According to new research, UK workers are working an average of almost eight hours per week in unpaid overtime, amounting to £4.2 billion in unpaid labour. 

A new study by the ADP Research Institute highlights how the pandemic has heightened the amount of unpaid overtime that workers are undertaking.

The study notes that whilst unpaid overtime stood at an average of 6 hours weekly in 2019, this has steadily grown over the last two years. In 2020, this rose to 7 hours a week and has now climbed to just under eight.

In addition to this, UK workers have been taking on a heavier workload than their counterparts in Europe.

Whilst the European average of unpaid overtime was 6.7 hours a week, UK employees are currently working an average of 7.8 hours per week without pay. This includes working through breaks and starting early or staying late to put in extra work daily for no additional pay.

Jeff Phipps, Managing Director, ADP UK, commented:

Stagnating productivity is a huge challenge in the UK, yet employers are still fostering a culture of long hours and presenteeism, despite evidence that it doesn’t work.

Due to the pandemic, unpaid overtime has risen to eight hours this year alone. That’s two hours more compared to 2019. We know that employees perform well when they are engaged, healthy and motivated, with fair and transparent compensation for their efforts. Contrary to the high levels of unpaid overtime, which will only leave employees at risk of burnout, with negative long-term impacts for both productivity and performance.

Worryingly, over a quarter of UK employees (26 per cent) are giving away more than 10 hours per week for free to their employers – up from one in five before the pandemic in 2019.

This was especially true for essential workers who completed 8.9 hours per week on average.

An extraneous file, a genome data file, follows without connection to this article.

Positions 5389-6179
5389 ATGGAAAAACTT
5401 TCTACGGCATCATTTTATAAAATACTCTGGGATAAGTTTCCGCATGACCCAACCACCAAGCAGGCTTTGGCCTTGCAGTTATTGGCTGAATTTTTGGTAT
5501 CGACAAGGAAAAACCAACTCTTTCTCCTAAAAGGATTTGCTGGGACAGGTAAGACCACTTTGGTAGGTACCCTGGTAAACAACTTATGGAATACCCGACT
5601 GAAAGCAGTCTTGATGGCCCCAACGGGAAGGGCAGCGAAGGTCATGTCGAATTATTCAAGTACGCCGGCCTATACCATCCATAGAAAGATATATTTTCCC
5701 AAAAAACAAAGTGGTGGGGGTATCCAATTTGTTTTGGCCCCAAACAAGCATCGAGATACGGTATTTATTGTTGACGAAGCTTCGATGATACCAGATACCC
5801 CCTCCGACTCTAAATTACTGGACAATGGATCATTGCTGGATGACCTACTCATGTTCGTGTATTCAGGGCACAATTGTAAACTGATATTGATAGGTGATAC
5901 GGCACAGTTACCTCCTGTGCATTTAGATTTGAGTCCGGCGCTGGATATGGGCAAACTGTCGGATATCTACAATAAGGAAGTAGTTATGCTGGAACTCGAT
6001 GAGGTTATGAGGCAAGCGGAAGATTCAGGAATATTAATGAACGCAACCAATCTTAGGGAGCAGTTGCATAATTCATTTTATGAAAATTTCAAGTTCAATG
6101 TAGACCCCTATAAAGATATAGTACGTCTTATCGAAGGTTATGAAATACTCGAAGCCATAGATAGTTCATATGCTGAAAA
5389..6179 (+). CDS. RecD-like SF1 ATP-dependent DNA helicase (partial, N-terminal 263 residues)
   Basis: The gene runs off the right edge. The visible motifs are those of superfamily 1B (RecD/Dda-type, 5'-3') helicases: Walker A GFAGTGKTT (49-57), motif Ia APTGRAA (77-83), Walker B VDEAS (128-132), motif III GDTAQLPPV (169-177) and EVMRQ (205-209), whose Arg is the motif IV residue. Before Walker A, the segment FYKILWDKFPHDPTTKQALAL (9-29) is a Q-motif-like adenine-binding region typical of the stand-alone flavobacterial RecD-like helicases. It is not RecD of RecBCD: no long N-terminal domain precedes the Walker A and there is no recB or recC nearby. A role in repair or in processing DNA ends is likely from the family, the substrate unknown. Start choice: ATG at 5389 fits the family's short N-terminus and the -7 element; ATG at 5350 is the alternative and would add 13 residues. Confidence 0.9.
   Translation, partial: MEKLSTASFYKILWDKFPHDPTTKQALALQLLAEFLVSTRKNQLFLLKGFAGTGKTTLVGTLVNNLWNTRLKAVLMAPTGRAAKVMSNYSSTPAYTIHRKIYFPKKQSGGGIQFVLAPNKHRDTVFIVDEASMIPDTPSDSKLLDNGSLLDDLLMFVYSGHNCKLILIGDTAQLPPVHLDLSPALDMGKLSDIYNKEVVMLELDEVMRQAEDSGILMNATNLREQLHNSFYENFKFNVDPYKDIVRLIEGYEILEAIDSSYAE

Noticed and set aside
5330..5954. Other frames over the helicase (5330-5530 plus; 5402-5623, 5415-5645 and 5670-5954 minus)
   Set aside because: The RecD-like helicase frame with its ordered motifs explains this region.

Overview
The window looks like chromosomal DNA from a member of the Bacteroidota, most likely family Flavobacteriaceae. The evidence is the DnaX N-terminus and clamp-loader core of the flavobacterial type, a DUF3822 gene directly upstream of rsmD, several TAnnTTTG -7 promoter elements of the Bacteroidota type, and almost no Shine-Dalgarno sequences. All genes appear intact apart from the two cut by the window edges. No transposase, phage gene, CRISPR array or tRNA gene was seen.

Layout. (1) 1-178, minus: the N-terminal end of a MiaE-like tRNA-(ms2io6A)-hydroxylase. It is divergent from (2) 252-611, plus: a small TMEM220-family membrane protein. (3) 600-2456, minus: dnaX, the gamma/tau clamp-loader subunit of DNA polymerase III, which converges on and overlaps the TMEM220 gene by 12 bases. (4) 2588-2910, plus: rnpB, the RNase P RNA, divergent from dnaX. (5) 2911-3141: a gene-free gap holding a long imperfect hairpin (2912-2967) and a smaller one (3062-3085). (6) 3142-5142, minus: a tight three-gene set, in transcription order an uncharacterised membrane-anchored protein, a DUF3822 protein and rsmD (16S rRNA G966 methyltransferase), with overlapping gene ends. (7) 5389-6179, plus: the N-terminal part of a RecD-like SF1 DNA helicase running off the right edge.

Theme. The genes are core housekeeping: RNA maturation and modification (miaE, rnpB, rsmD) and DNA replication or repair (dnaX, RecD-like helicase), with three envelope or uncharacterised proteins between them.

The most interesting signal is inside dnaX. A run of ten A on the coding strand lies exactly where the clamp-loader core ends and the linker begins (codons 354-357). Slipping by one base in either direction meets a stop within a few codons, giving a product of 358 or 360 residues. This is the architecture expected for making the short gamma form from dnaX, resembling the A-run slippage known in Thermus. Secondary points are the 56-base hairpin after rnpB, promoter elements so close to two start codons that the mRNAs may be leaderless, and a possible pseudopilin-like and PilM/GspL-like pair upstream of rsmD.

Young workers were also the most likely age bracket to work overtime with 18-24-year-olds working an average of 9.35 hours unpaid.

The study calculates that this unpaid overtime amounts to around £219bn a year in free labour.

This trend in working longer hours has been connected to the shift of working from home and hybrid working.

Those working from home estimate they are putting in more unpaid overtime than those based in the workplace or on-site, at 8.1 hours per week on average, compared to 7.1 hours.

However, those taking a hybrid approach, combining home working for part of the week and on-site working the rest of the time, believe they are doing the most of all, at 9.21 hours.

Jeff Phipps, Managing Director, ADP UK, continued to explain how the responsibility falls on the employer to ensure staff are not overworking:

It’s the role of leaders and managers to adapt to the ever-changing work landscape and set realistic objectives for employees while ensuring they have the resources and support to reach them within contracted hours.

Action is needed to shift the focus from quantity of hours worked to quality of output while giving staff sufficient downtime to recharge and spend time with their families. And if overtime is essential, employers must ensure that the additional hours are both rewarded and recognised effectively.

*This research has been documented in the ADP Research Institute’s report ‘People at Work 2021: A Global Workforce View’ which surveyed  32,471 workers in 17 countries around the world between 17 November and 11 December 2020.